1. Age above 65
  2. Overweight or obesity
  3. Lack of physical activity
  4. Smoking
  5. High alcohol and caffeine consumption
  6. Diet with much salt, low potassium and low amount of fibres
  7. Family history of hypertension
  8. Disturbed sleep
  9. High-stress levels
  10. Black descendants

You can reduce your risk of high blood pressure by making a few changes to your lifestyle

The following lifestyle factors have the greatest impact on your risk of high blood pressure. We will also look at what you can do to reduce your risk from today.6,7,8,9


Salt can raise blood pressure levels, which is why it is important to have a diet with low salt. Also essential to keep a low-fat diet, full of fibre, adding fruits and vegetables to your meals, which helps to lower blood pressure. Also, eating enough potassium from bananas, beans, and potatoes, can balance the sodium from the salt.

Physical activity

Regular exercise keeps your heart and blood vessels in good condition helping to prevent high blood pressure. It can also help maintain a healthy weight, reducing the risk caused by being overweight and obese. Starting some moderate-intensity activity and reaching 150 minutes per week can help reduce blood pressure.


Having extra weight forces your heart to pump harder to keep the blood flow in your body. This makes the pressure in the walls of the blood vessels go high, which keeps increasing over time. Losing even a small amount of weight can already help a lot. Also, obesity is related to sleep apnoea, which is another risk factor for developing hypertension.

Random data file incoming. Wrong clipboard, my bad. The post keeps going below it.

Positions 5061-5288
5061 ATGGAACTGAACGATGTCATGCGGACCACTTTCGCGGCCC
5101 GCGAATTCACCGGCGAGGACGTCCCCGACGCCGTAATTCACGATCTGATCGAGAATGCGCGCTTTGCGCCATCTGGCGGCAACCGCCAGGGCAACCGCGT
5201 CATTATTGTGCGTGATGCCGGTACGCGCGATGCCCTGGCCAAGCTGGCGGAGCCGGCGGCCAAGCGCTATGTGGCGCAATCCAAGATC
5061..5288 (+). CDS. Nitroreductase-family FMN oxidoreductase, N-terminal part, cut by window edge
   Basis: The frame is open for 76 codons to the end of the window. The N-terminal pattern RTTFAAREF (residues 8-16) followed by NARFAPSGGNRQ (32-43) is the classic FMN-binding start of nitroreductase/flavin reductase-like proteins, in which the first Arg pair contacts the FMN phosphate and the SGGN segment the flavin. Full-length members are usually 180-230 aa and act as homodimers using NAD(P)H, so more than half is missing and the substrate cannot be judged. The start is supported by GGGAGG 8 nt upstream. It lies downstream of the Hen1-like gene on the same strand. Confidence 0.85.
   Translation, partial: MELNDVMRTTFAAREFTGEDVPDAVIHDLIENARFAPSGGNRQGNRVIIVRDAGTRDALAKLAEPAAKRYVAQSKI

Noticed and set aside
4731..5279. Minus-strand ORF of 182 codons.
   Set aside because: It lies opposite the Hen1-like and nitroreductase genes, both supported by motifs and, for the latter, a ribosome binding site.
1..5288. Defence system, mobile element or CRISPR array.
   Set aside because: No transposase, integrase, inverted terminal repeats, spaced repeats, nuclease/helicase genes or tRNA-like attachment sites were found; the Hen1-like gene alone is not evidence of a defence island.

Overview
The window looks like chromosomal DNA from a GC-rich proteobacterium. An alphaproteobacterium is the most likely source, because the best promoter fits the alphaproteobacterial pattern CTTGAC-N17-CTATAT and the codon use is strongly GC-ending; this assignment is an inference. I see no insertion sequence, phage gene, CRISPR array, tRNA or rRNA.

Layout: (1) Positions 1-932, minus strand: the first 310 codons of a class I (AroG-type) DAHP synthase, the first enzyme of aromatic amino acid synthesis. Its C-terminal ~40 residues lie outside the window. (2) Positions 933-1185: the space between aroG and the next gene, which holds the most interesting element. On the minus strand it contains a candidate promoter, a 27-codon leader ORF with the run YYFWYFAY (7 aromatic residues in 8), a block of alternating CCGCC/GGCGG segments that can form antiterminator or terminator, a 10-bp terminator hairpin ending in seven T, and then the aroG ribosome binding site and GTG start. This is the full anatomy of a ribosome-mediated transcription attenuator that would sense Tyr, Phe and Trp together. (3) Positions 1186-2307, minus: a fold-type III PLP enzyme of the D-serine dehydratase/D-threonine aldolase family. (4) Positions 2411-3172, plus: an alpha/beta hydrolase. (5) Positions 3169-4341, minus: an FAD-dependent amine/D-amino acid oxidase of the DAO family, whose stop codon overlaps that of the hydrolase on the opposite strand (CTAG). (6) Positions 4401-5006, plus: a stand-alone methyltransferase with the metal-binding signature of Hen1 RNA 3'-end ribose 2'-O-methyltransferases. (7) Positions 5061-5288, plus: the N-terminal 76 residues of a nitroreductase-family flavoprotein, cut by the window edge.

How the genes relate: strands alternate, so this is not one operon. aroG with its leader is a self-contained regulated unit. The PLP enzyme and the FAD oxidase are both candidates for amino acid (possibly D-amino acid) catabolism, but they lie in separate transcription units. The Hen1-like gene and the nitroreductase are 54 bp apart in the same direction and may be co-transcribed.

High alcohol consumption increases blood pressure, and the amount should be limited to one unit for women and two units for men a day maximum. Studies show that reducing alcohol reduces blood pressure in a dose-dependent manner and can cause a significant reduction of blood pressure in especially in heavy drinkers.


Recurrent dehydration can increase blood pressure. When dehydrated, sodium levels in the blood can be high, which sends a message to the brain to retain water through a hormone called vasopressin, which in high doses can cause vasoconstriction of the blood vessels causing blood pressure to go high.


Disturbed sleep patterns, with a reduced amount of night sleep per night, can cause hypertension in the long term. Different issues can disrupt sleep, including sleep apnea. Having a good sleep routine with at least 6 hours can help reduce the risk.

Mental health

Long-term high levels of stress can contribute to increasing the levels of blood pressure. It is very important to try to reduce the mental pressure caused by daily problems and treat them accordingly, never trying too much, taking time to relax, and avoiding triggers.